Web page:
Auditing ASP.NET MVC Actions

aspnetmvc security comments edit

Phil Haack is writing a blog post about ASP.NET MVC? What is this, 2011?

No, do not adjust your calendars. I am indeed writing about ASP.NET MVC in 2017.

It’s been a long time since I’ve had to write C# to put food on the table. My day job these days consists of asking people to put cover sheets on TPS reports. And only one of my teams even uses C# anymore, the rest moving to JavaScript and Electron. On top of that, I’m currently on an eight week leave (more on that another day).

But I’m not completely disconnected from ASP.NET MVC and C#. Every year I spend a little time on a side project I built for a friend. He uses the site to manage and run a yearly soccer tournament.

Every year, it’s the same rigmarole. It starts with updating all of the NuGet packages. Then fixing all the breaking changes from the update. Only then do I actually add any new features. At the moment, the project is on ASP.NET MVC 5.2.3.

I’m not ready to share the full code for that project, but I plan to share some interesting pieces of it. The first piece is a little something I wrote to help make sure I secure controller actions.

The Problem

You care about your users. If not, at least pretend to do so. With that in mind, you want to protect them from potential Cross Site Request Forgery attacks. ASP.NET MVC includes helpers for this purpose, but it’s up to you to apply them.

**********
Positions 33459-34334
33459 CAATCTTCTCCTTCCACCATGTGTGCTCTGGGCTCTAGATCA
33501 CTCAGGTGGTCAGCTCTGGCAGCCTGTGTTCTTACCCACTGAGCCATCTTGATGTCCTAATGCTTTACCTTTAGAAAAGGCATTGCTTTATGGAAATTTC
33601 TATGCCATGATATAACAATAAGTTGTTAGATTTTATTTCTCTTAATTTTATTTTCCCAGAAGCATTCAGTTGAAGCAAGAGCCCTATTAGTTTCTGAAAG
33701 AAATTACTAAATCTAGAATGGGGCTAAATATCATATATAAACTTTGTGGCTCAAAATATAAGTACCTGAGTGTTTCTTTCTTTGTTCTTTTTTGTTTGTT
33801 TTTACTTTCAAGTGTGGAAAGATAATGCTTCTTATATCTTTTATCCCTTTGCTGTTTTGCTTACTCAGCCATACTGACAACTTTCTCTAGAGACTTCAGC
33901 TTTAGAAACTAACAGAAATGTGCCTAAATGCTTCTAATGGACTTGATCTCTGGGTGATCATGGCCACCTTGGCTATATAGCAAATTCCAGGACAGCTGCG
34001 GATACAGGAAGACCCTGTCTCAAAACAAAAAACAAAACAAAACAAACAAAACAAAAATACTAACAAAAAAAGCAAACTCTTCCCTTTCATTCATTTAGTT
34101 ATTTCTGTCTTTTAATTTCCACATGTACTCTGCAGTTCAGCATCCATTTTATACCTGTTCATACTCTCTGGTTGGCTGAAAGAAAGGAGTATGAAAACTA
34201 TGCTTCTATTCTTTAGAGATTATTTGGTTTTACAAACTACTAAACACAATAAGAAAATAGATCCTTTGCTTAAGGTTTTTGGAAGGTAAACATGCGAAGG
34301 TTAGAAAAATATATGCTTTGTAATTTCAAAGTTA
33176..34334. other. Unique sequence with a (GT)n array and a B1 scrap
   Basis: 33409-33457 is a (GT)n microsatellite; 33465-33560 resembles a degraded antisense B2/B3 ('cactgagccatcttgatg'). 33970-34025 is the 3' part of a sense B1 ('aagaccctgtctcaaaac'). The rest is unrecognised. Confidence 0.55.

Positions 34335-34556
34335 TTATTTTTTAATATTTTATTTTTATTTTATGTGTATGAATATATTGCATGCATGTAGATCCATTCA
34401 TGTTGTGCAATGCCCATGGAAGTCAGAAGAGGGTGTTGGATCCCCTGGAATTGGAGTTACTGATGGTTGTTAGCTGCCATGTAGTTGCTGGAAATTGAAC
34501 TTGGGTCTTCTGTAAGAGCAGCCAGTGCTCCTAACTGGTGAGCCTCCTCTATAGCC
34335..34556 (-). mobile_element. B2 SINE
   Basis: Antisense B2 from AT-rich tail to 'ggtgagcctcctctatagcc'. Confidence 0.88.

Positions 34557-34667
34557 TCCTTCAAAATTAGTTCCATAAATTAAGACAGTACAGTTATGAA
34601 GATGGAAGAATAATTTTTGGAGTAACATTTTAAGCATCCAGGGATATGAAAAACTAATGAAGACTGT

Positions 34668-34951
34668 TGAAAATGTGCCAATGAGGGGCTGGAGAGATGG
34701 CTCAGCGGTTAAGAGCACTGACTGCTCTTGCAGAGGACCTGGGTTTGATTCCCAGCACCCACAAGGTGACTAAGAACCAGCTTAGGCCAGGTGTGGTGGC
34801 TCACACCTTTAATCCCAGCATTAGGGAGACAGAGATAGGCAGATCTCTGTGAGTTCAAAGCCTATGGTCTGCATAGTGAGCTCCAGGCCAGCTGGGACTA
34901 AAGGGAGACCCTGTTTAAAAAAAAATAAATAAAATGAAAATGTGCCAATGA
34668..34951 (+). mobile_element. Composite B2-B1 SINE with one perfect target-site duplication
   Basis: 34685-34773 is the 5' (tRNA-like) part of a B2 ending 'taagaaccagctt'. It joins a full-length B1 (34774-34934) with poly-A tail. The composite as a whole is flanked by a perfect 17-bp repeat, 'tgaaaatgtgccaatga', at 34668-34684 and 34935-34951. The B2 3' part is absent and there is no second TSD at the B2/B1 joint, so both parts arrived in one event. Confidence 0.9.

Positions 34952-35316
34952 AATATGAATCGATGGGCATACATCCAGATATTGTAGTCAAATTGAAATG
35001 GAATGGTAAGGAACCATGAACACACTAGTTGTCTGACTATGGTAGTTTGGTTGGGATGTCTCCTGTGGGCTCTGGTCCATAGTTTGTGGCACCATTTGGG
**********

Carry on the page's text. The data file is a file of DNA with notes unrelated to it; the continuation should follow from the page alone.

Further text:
By way of review, there are two steps to this. The first step is to update the view and add the anti-forgery hidden input to your HTML form via the Html.AntiForgeryToken() method. The second step is to validate that token in the action that receives the form post. Do this by decorating that action method with the [ValidateAntiForgeryToken] attribute.

You also care about your data. If you have actions that modify that data, you may want to ensure that the user is authorized to make that change via the [Authorize] attribute.

This is a lot to track. Especially if you’re in a hurry to build out a site. On this project, I noticed I forgot to apply some of these attributes where they should be placed. When I fixed the few places I happened to notice, I wondered what places did I miss?

It would be tedious to check every action by hand. So I automated it. I wrote a simple controller action that reflects over every controller action. It then displays all the actions that might need one of these attributes.

Here’s a screenshot of it in action.

Screenshot of Site Checker in action

There’s a few important things to note.

Which actions are checked?

The checker looks for all actions that might modify an HTTP resource. In other words, any action that responds to the following HTTP verbs: POST, PUT, PATCH, DELETE. In code, these correspond to action methods decorated with the following attributes: [HttpPost], [HttpPut], [HttpPatch], [HttpDelete] respectively. The presence of these attributes are good indicators that the action method might modify data. Action methods that respond to GET requests should never modify data.

Do all these need to be secured?

No.